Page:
• EY wins contract to help create new NHS procurement management body
  • Contract worth between £7m and £20m
  • New body “likely” to report to NHS Improvement

A consultancy firm will be paid up to £20m to help set up the body managing the new NHS procurement model, HSJ can reveal.

EY saw off two other bidders for a contract worth between £7m and £20m from the Department of Health to assist in the design of the “intelligent client coordinator”.

Richmond house

Source: Peter Searle

The DH said the new body is ‘likely’ to report to NHS Improvement

Seven bidders expressed interest but only three submitted final tenders, the DH confirmed.

The department said the bidders’ identities were commercially sensitive. The contract started at the end of March.

The ICC is described by the DH as “critical” to the success of the new procurement “future operating model”, which aims to double the amount of products the NHS buys centrally – ending some of the unwarranted variation highlighted in the Carter report.

Currently £5.7bn is spent on goods by the NHS every year, but only 40 per cent of this is channelled through national provider NHS Supply Chain.

NHS Supply Chain’s contract ends on 30 September 2018, at which point the different components of the future operating model must be ready to come into effect, under the management of the ICC.

A DH spokesman said the ICC will comprise 220 staff by the time it is fully operational in autumn next year.

No chief executive nor any other members of staff have been hired so far. Governing arrangements for the body are still being approved and the DH was not able to say when a chief executive would be appointed or what their pay would be.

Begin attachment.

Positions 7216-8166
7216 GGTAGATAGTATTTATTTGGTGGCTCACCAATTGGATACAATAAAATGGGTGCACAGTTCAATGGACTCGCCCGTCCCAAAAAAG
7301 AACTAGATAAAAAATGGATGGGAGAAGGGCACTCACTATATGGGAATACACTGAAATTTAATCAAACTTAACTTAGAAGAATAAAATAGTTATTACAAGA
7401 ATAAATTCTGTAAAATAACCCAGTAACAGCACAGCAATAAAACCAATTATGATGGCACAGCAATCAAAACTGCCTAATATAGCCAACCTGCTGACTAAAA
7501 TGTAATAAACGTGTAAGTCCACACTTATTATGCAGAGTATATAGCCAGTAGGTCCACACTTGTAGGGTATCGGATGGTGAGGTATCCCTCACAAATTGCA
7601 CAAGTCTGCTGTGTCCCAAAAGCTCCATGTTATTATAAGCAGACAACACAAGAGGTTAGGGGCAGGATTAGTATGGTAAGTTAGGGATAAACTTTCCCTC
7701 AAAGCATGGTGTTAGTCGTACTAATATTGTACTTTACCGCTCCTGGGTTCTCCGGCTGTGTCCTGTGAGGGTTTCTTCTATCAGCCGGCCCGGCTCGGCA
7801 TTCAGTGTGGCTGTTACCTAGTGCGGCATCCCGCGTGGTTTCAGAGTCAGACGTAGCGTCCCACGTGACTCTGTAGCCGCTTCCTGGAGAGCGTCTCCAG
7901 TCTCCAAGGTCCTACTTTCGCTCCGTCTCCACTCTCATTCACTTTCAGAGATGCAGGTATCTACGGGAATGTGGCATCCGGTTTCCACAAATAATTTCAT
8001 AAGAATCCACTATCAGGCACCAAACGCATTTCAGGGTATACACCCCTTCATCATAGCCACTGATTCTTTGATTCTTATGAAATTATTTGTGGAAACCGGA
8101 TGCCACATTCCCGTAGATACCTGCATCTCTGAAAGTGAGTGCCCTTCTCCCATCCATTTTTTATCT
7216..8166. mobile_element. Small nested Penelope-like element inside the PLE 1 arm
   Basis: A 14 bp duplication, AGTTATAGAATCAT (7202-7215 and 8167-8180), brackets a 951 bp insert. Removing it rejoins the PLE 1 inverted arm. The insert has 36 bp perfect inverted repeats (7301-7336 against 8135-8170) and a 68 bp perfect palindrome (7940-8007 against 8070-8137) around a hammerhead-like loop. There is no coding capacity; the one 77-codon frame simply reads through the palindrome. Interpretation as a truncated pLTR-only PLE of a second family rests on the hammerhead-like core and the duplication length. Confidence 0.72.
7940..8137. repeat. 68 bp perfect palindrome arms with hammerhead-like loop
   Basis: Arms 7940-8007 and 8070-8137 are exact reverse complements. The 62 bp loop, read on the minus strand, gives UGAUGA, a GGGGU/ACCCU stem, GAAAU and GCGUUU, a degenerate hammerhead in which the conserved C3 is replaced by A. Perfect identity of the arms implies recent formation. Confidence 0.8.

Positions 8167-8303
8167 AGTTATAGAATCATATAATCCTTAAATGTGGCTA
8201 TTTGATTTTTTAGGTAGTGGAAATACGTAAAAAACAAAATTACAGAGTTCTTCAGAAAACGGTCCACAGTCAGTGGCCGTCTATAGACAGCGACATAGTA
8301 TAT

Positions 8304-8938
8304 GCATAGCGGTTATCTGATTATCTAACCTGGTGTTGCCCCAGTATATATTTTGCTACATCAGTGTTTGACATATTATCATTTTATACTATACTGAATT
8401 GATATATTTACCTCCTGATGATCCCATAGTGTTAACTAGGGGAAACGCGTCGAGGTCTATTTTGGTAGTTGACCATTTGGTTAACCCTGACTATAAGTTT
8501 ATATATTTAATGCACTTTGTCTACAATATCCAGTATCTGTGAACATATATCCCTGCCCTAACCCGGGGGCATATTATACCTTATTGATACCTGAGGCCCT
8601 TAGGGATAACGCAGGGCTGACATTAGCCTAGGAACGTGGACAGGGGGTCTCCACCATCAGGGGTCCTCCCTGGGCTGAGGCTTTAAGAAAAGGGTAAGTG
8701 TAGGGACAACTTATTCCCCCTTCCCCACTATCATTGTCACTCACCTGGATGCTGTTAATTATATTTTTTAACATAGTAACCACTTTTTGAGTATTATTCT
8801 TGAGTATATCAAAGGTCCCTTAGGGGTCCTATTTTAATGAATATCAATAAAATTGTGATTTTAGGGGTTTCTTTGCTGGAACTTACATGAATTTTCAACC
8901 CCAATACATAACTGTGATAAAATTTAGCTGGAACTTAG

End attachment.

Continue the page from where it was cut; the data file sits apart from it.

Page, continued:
EY’s contract to help design and set up the ICC lasts until 2019. The deal includes “providing backfill to any areas where recruitment does not occur fast enough”, the DH spokesman said.

It is not yet known which organisation will run the ICC, but he said it will be a public sector body.

He said the ICC “is likely” to report to NHS Improvement, which is responsible for overseeing many of the efficiency recommendations outlined by the Carter review.

The DH said which organisation the ICC’s staff would be part of “has yet to be determined”, but “in the short term any recruitment will likely to be into the NHS Business Services Authority”.

The authority holds the NHS Supply Chain contract with private company DHL.

Tenders for two of the other components of the future operating model have already been published in the Official Journal of the European Union, with the first batch of bids for six of the 11 “category towers” currently being evaluated.

Last month the tender for the technology tower was published, while tenders for the logistics and transactional towers will be published in the next few months.